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The Species Directory Marine Database: a hierarchical taxonomic database for species-oriented biological recording in the marine environment
Picton, B.E. (1996). The Species Directory Marine Database: a hierarchical taxonomic database for species-oriented biological recording in the marine environment, in: Willenz, Ph. Recent advances in sponge biodiversity inventory and documentation: Proceedings of the 10th Workshop on Atlanto-Mediterranean Sponge Taxonomy, Brussels, April 25-30, 1995. Bulletin van het Koninklijk Belgisch Instituut voor Natuurwetenschappen. Biologie = Bulletin de l'Institut Royal des Sciences Naturelles de Belgique. Biologie, 66(Suppl.): pp. 49-61
In: Willenz, Ph. (1996). Recent advances in sponge biodiversity inventory and documentation: Proceedings of the 10th Workshop on Atlanto-Mediterranean Sponge Taxonomy, Brussels, April 25-30, 1995. Bulletin van het Koninklijk Belgisch Instituut voor Natuurwetenschappen. Biologie = Bulletin de l'Institut Royal des Sciences Naturelles de Belgique. Biologie, 66(Suppl.). Koninklijk Belgisch Instituut voor Natuurwetenschappen: Brussel, Belgium. 242 pp., more
In: Bulletin van het Koninklijk Belgisch Instituut voor Natuurwetenschappen. Biologie = Bulletin de l'Institut Royal des Sciences Naturelles de Belgique. Biologie. Koninklijk Belgisch Instituut voor Natuurwetenschappen: Bruxelles. ISSN 0374-6429, more
Peer reviewed article  

Also published as
  • Picton, B.E. (1996). The Species Directory Marine Database: a hierarchical taxonomic database for species-oriented biological recording in the marine environment. Bull. K. Belg. Inst. Nat. Wet. 66(Suppl.): 49-61, more

Available in Author 
    VLIZ: Proceedings [117879]
Document type: Conference paper

Keywords
    Taxonomy; Porifera [WoRMS]; Marine

Author  Top 
  • Picton, B.E., more

Abstract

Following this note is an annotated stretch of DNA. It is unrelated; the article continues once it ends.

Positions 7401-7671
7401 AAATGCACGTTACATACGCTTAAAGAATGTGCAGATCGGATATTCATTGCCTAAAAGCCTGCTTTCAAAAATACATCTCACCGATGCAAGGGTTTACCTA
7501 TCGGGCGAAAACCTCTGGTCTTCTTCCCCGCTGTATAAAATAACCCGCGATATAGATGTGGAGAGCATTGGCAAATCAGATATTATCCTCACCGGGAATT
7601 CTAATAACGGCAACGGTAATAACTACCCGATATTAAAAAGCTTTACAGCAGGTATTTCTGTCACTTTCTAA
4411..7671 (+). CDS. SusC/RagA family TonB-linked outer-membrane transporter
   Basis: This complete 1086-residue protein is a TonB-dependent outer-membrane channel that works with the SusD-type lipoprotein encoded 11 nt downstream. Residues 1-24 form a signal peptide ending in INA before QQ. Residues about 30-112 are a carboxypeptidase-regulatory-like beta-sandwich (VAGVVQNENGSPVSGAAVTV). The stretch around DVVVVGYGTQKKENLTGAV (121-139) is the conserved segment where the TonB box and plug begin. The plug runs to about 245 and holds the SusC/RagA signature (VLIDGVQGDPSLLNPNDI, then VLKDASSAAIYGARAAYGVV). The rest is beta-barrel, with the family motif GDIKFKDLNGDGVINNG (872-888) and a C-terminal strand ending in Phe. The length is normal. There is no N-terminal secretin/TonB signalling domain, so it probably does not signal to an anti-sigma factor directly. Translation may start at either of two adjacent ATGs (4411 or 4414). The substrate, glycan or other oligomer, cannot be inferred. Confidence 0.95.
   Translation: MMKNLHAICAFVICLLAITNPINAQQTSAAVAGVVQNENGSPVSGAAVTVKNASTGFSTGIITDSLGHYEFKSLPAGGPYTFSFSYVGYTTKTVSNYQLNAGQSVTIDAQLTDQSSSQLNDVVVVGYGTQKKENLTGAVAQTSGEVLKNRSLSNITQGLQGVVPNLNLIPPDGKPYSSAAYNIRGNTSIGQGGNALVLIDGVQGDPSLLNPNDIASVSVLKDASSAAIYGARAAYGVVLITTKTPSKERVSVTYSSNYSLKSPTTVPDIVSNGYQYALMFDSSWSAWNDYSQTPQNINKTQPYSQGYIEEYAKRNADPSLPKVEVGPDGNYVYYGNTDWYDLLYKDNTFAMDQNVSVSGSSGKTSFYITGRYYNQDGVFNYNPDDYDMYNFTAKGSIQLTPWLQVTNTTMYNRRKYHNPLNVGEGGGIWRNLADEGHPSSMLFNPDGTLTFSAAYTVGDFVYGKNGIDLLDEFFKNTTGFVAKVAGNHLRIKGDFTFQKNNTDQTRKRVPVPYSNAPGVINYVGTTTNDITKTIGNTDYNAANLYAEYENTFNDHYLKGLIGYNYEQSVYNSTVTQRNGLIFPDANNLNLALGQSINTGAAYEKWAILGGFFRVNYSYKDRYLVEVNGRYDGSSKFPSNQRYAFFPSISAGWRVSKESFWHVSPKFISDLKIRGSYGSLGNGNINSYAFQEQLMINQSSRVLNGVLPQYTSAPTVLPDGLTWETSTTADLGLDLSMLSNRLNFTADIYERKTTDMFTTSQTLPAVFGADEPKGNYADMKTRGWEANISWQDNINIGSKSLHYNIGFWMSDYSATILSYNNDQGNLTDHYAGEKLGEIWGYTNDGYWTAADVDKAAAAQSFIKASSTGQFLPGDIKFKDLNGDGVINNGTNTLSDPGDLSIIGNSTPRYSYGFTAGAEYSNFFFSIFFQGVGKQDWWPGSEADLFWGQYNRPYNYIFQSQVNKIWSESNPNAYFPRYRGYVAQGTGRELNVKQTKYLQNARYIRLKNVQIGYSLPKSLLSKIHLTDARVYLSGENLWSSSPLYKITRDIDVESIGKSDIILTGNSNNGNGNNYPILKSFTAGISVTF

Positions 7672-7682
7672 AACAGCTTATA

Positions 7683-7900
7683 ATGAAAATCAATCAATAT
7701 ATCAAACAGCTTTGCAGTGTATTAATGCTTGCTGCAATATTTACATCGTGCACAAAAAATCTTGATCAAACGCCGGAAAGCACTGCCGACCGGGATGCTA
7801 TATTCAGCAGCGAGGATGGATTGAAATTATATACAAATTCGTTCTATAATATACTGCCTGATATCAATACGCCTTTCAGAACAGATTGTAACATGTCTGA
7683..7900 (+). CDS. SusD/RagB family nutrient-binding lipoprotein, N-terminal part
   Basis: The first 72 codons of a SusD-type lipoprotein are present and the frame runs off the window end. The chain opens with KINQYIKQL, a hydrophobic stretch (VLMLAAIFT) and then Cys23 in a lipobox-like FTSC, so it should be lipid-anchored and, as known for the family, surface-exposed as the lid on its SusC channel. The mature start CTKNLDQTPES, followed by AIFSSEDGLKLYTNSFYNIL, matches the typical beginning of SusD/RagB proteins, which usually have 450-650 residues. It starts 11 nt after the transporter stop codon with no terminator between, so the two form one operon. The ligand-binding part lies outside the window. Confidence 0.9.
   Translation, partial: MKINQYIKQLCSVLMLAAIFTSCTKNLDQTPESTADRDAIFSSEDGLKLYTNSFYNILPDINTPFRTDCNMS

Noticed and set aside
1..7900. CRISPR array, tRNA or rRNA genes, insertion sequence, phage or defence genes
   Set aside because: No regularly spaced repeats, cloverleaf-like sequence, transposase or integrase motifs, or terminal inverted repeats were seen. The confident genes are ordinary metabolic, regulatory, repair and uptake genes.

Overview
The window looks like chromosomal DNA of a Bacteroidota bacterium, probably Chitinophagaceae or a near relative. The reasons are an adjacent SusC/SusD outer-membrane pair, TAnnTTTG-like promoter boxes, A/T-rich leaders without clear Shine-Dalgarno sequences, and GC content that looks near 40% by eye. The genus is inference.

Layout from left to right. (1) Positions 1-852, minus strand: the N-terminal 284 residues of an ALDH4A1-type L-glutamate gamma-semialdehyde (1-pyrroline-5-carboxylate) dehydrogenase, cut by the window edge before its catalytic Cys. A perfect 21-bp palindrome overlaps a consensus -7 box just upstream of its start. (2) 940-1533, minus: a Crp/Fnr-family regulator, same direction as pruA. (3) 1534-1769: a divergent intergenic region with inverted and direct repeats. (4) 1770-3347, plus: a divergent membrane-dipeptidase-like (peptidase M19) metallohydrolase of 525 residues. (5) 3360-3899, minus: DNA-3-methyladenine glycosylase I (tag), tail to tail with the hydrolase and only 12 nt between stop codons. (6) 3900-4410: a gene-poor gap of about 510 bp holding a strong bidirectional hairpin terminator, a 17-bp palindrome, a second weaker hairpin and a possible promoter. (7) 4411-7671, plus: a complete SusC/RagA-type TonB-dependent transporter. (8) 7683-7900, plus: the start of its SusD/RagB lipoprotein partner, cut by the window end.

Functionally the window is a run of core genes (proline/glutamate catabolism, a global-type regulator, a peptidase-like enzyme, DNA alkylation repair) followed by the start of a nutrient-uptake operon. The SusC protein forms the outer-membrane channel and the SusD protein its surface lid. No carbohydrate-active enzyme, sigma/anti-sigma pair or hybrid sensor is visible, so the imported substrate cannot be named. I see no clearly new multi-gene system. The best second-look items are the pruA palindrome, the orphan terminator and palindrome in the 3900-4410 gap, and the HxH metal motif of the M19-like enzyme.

A database for storing information from a survey of the sublittoral benthos of the Northern Ireland coast was developed in the Ulster Museum during the period 1982-1985. The database included a thesaurus of species names compiled with the intention of covering all marine species known in the British Isles. This species dictionary was then edited and published by the Marine Conservation Society, with individual lists being checked by experts in each group. Code numbers allocated to the species were used to store information on the species present at each site surveyed.These data have now been transferred to a new database, programmed in Advanced Revelation. The relational features of Advanced Revelation have been used to store a hierarchical Linnaean taxonomy, enabling sorting of species in taxonomic order while taking into account changing taxonomies. Special consideration has been given to the coding of synonymous species names. Literature references have been incorporated into the database and linked to the species names. Specimens in the Ulster Museum collections and in the herbarium of University College, Galway have been entered into the database. Field sites have their own tables within the database, and specimen records are linked to the details of the sites where they were collected and the other species recorded at that site. Details of photographs are also stored and linked to species, sites and specimens where appropriate.The same species dictionary is in use by the Marine Nature Conservation Review team of the Joint Nature Conservation Committee of the UK, enabling exchange of data between these two databases. The BioMar project is using the MNCR database, and developing links between this and the Species Directory database described here. The BioMar project is funded by the European Union under its Life fund, with the objective of carrying out surveys of the marine habitats and species in the UK and Ireland, and developing databases and methodology for such surveys. A further aim is the development of a habitat classification for the British Isles, extendable to the rest of the NE Atlantic coasts of the EU.Both databases are capable of producing distribution maps and sorted lists of selected records. The selections may be made on any criterion, and complex criteria and sorts may be specified by a command language. Simple, frequently used, reports are programmed as menu selections making the database easier to use for beginners.The Species Directory Marine Database is described and the details of the structure of the database and the validation routines discussed. A strategy for entering all species names for the group Porifera, together with all citations of these names in the literature and all specimens held in museums around the world is presented.

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